"I'd take him over Chapman," one of the scouts said.

Cespedes defected from Cuba over the summer. He has yet to be declared a free agent, but that's expected to happen soon. Scouts familiar with the market say it's hard to pick a favorite to sign him, but the Yankees and Marlins are both known to have strong interest, and the Red Sox, Rangers, Cubs and possibly even the Pirates and A's could be heavily involved, as well.

Cespedes was one of the stars of the Cuban national team, and scouts drooled over him when he played in the 2009 World Baseball Classic.

They still do now.

"He's a five-tool guy, built like an NFL running back," one scout said. "He has tremendous raw power, with all the tools to be a 30-30 guy in the big leagues. His mother pitched on the Cuban national softball team, so he has athleticism in the family."

Asked for a comparable player who has played in the big leagues, the scout first suggested Bo Jackson, then back away, but only slightly. If you want to judge for yourself, there's a YouTube video that has already made the rounds.

The question, as with all international players, is how quickly Cespedes can adjust to American culture and to American baseball. He's already 26 years old (five years older than Chapman was when he signed), so it's not as if he is some young prospect.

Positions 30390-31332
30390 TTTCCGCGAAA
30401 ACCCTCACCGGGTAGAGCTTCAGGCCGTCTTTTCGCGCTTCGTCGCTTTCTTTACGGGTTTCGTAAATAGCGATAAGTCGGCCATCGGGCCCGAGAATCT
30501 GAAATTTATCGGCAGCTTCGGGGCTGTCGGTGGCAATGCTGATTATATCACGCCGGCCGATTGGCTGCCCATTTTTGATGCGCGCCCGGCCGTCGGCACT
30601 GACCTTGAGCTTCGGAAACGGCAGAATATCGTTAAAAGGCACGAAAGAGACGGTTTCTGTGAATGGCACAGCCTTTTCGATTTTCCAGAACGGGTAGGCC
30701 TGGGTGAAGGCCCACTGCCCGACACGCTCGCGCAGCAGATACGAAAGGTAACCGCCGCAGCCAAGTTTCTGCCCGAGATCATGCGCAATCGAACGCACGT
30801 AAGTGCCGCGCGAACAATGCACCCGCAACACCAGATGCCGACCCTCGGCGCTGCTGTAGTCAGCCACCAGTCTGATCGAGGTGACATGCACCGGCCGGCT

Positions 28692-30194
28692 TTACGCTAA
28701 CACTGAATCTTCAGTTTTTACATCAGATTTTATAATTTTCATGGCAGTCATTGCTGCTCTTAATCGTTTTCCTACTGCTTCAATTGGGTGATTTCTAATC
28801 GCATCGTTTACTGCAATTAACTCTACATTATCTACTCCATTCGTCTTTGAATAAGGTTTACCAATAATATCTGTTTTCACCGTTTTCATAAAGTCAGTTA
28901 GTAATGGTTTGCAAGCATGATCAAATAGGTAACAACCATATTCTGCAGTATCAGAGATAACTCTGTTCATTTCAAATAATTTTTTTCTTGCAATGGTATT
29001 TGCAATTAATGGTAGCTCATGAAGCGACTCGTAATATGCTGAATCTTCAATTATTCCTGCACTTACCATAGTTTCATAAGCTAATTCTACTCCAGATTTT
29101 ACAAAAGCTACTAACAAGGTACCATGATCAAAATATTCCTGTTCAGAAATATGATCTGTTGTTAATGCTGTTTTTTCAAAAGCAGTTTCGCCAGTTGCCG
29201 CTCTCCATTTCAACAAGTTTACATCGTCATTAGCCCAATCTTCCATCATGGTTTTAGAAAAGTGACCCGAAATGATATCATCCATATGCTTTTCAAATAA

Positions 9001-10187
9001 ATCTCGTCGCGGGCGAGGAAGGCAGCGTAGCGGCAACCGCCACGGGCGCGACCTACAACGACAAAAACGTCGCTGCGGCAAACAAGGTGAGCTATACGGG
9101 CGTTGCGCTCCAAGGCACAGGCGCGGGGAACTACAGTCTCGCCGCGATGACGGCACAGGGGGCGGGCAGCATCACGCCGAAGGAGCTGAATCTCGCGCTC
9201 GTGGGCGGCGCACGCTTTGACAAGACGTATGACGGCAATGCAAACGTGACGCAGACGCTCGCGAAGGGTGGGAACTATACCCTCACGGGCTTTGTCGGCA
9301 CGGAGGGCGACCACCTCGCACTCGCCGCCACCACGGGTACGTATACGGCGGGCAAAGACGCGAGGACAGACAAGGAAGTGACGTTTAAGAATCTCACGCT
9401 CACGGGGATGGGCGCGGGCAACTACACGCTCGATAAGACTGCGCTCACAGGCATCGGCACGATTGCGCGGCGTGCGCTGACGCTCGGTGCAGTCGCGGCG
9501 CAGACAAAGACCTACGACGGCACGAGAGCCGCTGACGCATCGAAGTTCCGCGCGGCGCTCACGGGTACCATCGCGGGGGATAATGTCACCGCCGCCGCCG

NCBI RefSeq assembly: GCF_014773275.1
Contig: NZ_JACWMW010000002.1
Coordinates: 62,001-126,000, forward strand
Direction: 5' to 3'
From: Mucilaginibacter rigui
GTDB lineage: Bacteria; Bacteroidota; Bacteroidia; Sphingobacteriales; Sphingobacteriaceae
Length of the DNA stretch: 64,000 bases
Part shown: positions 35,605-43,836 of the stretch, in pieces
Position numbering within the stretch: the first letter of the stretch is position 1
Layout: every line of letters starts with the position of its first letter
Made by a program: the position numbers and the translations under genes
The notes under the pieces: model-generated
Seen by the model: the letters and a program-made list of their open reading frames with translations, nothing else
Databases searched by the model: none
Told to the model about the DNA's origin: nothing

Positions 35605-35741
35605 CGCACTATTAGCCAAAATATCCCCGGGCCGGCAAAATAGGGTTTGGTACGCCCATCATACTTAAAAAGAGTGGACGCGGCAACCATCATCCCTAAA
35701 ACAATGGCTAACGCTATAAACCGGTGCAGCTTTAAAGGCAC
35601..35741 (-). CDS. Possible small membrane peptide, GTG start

Chapman, even with the 105 mph fastball, has yet to live up to expectations.

Then again, if Cespedes is a 30-30 guy in the big leagues, he's worth Chapman money and even more.

And he'll probably get it.



Posted on: July 25, 2011 7:44 pm
Edited on: July 25, 2011 8:59 pm
 

Rays won't deal Shields, would talk others

In the ever-evolving trade market for starting pitchers, quite a few teams were holding out hope last week that the Rays would make All-Star James Shields available.

No such luck.

The Rays have now told teams that they won't discuss Shields, and also that David Price and Jeremy Hellickson are off-limits. At the same time, according to sources, they would be willing to talk about Jeff Niemann and Wade Davis, their other two starting pitchers. And, of course, the Rays are willing to discuss outfielder B.J. Upton.

The Rays have continued to hold out hope they could stay alive in the wild-card race, but after losing two of three to the Royals, they began play Monday 6 1/2 games behind the Yankees.

The Tigers, Reds, Cardinals and other teams had shown interest in Shields, with the Tigers sending two scouts to see his start against the Yankees last Thursday. It doesn't appear that the Tigers are nearly as interested in either Niemann or Davis.

The Tigers continue to follow almost every starting pitcher available. They scouted Seattle's Doug Fister and Jason Vargas last week in Toronto, and have a scout watching the Mariners again this week in New York. They have had scouts present at least the last two times that Aaron Harang started for the Padres, and they've also watched Hiroki Kuroda, Jeremy Guthrie, Jason Marquis, John Lannan and Derek Lowe, in addition to Shields and Ubaldo Jimenez.

The Tigers don't match up well with the Rockies on Jimenez, and Guthrie and Lowe seem to be further down the list for them. It's believed that they have strong interest in Kuroda, but it's still uncertain whether he would consider waiving his no-trade clause for them (or for anyone else).